TV REVIEW: Ripper Street - In My Protection

After the Jack the Ripper related exploits of last week's episode, In My Protection headed down the Dickensian route with more references to Oliver Twist than Bill Sykes could beat to death with a stick.



After a toymaker is brutally murdered, Reid (Matthew MacFadyen), Jackson (Adam Rothenburg) and Drake (Jerome Flynn) are led to believe that a teenage boy committed the unspeakable act, presented with evidence from George Lusk (Michael Smiley) of the Whitechapel Vigilance Men. When the boy is sentenced to death, Reid and the boy's solicitor, Eagles (Hugh O'Conor) think that there is sufficient doubt as to his guilt and proceed down a line of investigation that leads them to the vicious Carmichael (Joseph Gilgun).

Sadly, I'm not enjoying Ripper Street as much as Jen did in her review last week. I think my main issue with the series is that it seems to be ordinary drama masquerading as something more original; scratch the period drama surface and all you have is a police procedural and not a particularly captivating one at that. Just to compound the fact that we're in Victorian London, we have a scratchy violin score that seems to have been lifted straight from Hans Zimmer's music for Guy Ritchie's Sherlock Holmes (which is all I could think of during the boxing scene in the opening episode). 

The Victorian setting offers up so much for exploration, especially in 1889, as everything was constantly shifting and changing. The rise of the press is hinted at, but never really explored. It could cast a reflection on our own culture of celebrity and media glorification of horrific acts (a particularly relevant subject considering sad recent events), but it's just left hanging there, functioning as a nuisance to our heroic detectives (I am of course, assuming that this does not change in the later episodes. Who knows, all my issues may be addressed). Being a Victorian literature/history nut, maybe I'm expecting too much from it but mostly the entire aim of the series so far seems to be "Look how horrible Victorian London was!". Anyone familiar with the works of Dickens, or even just the television adaptations, knows that already. It was grim yes, now do something interesting with it; don't just murder people horrifically and then play out a sombre version of CSI: Whitechapel.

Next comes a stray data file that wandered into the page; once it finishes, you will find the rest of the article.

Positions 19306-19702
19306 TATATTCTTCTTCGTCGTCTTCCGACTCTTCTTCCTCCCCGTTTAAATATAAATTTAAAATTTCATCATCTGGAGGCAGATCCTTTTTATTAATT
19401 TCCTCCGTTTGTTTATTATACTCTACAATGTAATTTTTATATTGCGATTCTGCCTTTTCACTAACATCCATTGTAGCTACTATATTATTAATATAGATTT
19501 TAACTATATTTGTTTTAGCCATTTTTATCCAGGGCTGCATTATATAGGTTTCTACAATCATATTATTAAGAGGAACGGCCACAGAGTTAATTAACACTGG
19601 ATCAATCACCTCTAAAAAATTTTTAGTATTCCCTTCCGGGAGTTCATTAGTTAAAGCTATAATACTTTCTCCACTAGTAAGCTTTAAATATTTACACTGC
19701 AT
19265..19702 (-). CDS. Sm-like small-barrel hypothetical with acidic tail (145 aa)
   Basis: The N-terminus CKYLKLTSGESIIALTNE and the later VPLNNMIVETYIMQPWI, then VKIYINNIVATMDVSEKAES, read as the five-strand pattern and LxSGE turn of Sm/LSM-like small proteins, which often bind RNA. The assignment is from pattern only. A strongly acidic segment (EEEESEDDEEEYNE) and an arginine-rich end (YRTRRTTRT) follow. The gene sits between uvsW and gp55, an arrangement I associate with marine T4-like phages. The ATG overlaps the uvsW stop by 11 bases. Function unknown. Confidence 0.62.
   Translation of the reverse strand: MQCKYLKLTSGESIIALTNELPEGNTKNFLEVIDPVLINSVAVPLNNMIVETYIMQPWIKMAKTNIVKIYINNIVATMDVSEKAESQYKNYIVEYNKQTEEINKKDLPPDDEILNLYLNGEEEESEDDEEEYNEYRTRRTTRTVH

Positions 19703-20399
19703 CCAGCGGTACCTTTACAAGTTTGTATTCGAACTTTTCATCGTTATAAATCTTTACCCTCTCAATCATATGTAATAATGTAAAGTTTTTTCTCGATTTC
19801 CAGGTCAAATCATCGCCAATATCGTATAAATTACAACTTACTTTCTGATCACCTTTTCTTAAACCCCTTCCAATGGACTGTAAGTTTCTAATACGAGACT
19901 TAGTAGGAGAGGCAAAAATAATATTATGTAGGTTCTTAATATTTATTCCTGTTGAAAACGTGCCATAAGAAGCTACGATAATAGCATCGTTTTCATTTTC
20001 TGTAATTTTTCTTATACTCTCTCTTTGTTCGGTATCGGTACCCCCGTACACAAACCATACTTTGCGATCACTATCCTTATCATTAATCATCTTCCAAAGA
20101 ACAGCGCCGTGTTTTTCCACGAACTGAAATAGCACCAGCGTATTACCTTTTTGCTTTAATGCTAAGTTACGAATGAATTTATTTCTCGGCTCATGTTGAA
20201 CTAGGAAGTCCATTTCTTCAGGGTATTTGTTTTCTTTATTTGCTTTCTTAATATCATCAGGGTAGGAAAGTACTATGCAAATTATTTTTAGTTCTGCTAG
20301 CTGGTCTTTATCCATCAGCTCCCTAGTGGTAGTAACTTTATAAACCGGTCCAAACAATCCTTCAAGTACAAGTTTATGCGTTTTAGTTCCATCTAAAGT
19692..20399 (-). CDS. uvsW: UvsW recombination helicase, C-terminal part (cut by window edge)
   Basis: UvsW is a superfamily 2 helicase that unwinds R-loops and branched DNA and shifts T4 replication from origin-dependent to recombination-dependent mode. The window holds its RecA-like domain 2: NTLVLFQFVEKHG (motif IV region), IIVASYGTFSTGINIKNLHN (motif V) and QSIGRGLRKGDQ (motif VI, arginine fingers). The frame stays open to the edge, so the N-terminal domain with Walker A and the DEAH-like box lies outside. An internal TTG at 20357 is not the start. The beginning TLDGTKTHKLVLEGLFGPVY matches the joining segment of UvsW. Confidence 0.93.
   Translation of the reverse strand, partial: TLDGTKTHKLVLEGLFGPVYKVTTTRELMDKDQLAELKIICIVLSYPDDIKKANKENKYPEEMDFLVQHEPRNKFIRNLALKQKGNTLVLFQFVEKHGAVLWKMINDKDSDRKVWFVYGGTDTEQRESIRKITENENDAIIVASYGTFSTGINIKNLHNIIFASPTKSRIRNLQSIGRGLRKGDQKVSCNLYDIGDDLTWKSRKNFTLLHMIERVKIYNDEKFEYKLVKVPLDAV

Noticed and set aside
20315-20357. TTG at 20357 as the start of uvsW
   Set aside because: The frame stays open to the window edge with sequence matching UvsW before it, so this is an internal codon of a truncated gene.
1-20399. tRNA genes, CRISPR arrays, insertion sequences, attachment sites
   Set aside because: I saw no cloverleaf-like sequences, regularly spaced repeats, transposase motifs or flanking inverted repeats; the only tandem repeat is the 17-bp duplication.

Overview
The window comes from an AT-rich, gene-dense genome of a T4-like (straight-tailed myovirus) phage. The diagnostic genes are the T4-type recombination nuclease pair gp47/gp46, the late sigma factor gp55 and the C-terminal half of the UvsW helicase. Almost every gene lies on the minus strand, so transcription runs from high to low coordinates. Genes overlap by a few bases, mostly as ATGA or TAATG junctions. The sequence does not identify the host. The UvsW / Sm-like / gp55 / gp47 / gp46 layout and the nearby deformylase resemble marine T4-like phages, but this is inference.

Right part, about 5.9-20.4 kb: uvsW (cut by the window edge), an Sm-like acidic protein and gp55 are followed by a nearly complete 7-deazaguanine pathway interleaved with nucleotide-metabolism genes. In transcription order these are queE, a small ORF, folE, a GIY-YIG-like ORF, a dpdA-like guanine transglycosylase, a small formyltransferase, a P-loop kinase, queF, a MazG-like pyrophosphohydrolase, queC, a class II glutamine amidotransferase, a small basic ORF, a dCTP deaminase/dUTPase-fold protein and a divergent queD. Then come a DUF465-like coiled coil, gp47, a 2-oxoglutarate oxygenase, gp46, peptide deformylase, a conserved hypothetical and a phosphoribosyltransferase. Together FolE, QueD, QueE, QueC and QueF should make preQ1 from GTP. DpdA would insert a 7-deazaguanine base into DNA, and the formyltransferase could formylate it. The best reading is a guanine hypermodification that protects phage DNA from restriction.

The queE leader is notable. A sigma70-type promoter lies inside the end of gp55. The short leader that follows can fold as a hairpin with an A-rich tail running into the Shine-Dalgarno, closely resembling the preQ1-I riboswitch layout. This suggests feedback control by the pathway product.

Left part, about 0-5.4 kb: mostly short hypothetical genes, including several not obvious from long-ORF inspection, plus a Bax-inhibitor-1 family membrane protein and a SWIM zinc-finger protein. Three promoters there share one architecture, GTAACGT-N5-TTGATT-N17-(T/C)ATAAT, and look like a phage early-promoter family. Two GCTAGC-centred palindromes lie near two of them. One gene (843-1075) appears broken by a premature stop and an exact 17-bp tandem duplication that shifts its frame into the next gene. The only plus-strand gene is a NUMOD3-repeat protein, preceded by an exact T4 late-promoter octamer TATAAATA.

This particular storyline was a rehashing of Oliver Twist, with a brutal murder taking place instead of a theft and Joseph Gilgun's pantomime mash-up of Fagin and Bill Sykes. While a couple of references were cute, especially the direct one to the 'Fagins of this world', it just served up another example of why this series perhaps isn't the best advert for BBC Original Drama. This also extends to the characters; two episodes in and feel like there's nothing left to discover. Matthew MacFadyen is a great actor and gives this series its good, central moral anchor but now we know what the conflict between Reid and his wife is, we know why he's so dark and moody. Bam, mystery gone. 

Adam Rothenburg's Captain Jackson is very Doc Holliday* without the sense of humour or the charm, but with all the drunken debauchery and weird sense of honour (seriously, he's a few kilograms less and a more impressive moustache away from being Val Kilmer in Tombstone). Again, not the most original characterisation in the world. Jerome 'Career Resurgence' Flynn is also very good as the strong but silent Drake, slowly beating down the residual memory of the time when he was one half of unexpected crooners Robson and Jerome. But I don't feel attached to any one of them, and that to me is always the mark of a good drama. If I care about the characters, I can forgive most other things. So far, they haven't really given me a reason to.



On a positive note, I really enjoyed certain aspects of the episode and though, as I said, I'm struggling to care about the characters, I lay that problem at the feet of the writers rather than the actors. The performances, despite the one-note characters, were all excellent and the scenes between Reid and his wife offered some welcome, human respite from all the violence. Gilgun's villain did begin to grate a little towards the end of the episode, but as I was never supposed to like him to begin with, I would count that as a mark in the plus column. Likewise, the period detail is fantastic; from the costumes to the dirty streets, you are always certain where you are and when dealing with a place as grimy as Whitechapel was in the Victorian era, it's essential that your audience become completely immersed in this.

Sadly, the actual content of the episode just wasn't involving or original enough, nor was the case itself anything particularly gripping. So as you can see, my opinion of Ripper Street differs greatly from Jen's so far. We'll be alternating episodes throughout the series so I'm sure you'll definitely see some debating going on as vicious murders continue on Ripper Street.

- Becky

You can read Jen's review of the previous episode I Need Light here.

Follow Becky on Twitter @beckygracelea
Or follow her blog beckygracelea.wordpress.com

* EDIT: I did actually mean the famous OK Corrale gunslinger and not the rather charming Michael J. Fox film, Doc Hollywood as previously stated.

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